It's common to feel frenzied with a busy schedule, but it's possible to enjoy life and thrive with a hectic lifestyle - if it's loaded with good stress, the kind that's energising and motivating. How do you tell good stress from bad?
Stress that's good
Facing something with enough excitement to override any fears.
Having a filled-to-the-brim schedule that still contains several activities that you look forward to and enjoy doing.
Having more commitments that you care about - marriage, motherhood, valued employee and community volunteer.
Working towards a valued goal and knowing that life will slow down once you achieve it.
Feeling challenged and alert - primed to tackle the task at hand.
Being tired enough to get restful, deep sleep.
Stress that's bad
Facing something with a mixture of dread, worry and anxiety.
Having an overloaded schedule stuffed with obligations that you don't enjoy and wouldn't fulfil if you had a choice.
Feeling that what you do is unimportant, unfulfilling and not worth the effort and time.
Feeling out of control and overwhelmed, with no end in sight and no help on the horizon.
Wanting to stay in all the time rather than take a stab at getting through the day.
Having restless sleep, ulcers, back pain or recurrent illnesses.
Spread The laughter (RD May 2008 Edition)
You're healthier now, having chuckled your way through some of the pages in this issue of Reader's Digest, than you were before you started reading.
Laughter reduces stress, improves memory and helps keep our hearts healthy. The ability to laugh is hard-wired into our systems, and new research shows that it's not only good for us, it's contagious. There's a reason sitcoms are funnier when we're in a group: when we see someone laugh, our brain seems to activate "mirror neurons" that send us into the same fit of laughter.
A little fun can lead to a more positive approach in everyday situations, says psychologist Kelly McGonigal. She teaches guided laughter, a group technique in which you prep your body for the physical work of laughter to reap the benefits: joy and social interaction. "All the efforts we put into reducing stress we ought to put into laughing," McGonigal says. A good giggle helps you:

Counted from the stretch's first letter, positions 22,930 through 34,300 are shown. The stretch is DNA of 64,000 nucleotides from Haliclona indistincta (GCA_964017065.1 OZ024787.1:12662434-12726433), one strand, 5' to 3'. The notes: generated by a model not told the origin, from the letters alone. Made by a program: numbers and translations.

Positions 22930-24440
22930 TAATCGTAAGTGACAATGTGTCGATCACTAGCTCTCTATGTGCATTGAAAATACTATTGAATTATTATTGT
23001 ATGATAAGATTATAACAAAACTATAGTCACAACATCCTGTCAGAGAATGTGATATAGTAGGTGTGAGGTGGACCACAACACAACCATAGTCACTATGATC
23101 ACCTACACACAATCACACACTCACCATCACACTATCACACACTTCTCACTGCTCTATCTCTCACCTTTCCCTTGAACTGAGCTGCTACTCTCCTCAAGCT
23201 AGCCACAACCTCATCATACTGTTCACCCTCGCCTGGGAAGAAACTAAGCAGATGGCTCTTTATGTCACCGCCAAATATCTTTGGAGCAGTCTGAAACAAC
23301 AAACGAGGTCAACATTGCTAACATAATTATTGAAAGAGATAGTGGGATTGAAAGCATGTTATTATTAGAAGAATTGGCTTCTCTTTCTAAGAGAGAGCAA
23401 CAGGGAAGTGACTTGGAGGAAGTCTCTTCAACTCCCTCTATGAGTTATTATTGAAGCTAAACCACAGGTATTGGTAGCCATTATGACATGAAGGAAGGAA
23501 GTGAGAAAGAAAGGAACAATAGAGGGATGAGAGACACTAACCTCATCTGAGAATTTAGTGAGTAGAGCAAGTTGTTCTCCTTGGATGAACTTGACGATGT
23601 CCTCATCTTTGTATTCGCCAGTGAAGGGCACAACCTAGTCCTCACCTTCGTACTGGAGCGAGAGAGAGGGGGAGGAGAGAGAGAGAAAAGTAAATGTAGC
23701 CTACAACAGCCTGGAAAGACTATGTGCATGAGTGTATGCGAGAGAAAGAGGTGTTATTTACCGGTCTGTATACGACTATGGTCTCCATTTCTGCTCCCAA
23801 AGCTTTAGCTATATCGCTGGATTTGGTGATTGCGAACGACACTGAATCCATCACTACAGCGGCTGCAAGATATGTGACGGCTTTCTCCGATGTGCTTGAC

Scorch kilojoules. Laughing for 10 to 15 minutes increases your heart rate by 10-20 per cent, which means you can burn an extra 40-165kJ a day. Over a year, that can add up to around two kilograms in weight loss.
Ease pain. In a US study, experts discovered that children tolerated pain better than usual when watching a funny TV programme.Stay healthy. Humour increases the production and effectiveness of natural killer cells that stomp out germs. These cells are elevated for at least 12 hours after just an hour of watching, say, Will Ferrell run around in his underwear.
Love Hurts But Can Also Heal (RD January 2008 Edition)
Researchers at Ohio State University had married couples create minor blister wounds on their skin, then discuss a neutral topic. Two months later, the test was repeated, but this time couples talked about a point of conflict. The result: Couples took longer to heal after airing disagreements than when covering neutral ground. Hostile couples who were critical and sarcastic healed slowest and produced less of the proteins linked to healing.Dr Brian Baker, an associate professor of psychiatry at the University of Toronto, performed another study that showed the physical effects of marital harmony. Married couples with mild hypertension wore blood-pressure monitors for 24 hours and completed a questionnaire about the quality of their marriage. Bad marriages raised while good marriages lowered blood pressure for couples.''Marriage tends to be good for your health, but it's the quality of your marriage that's important,'' says Baker.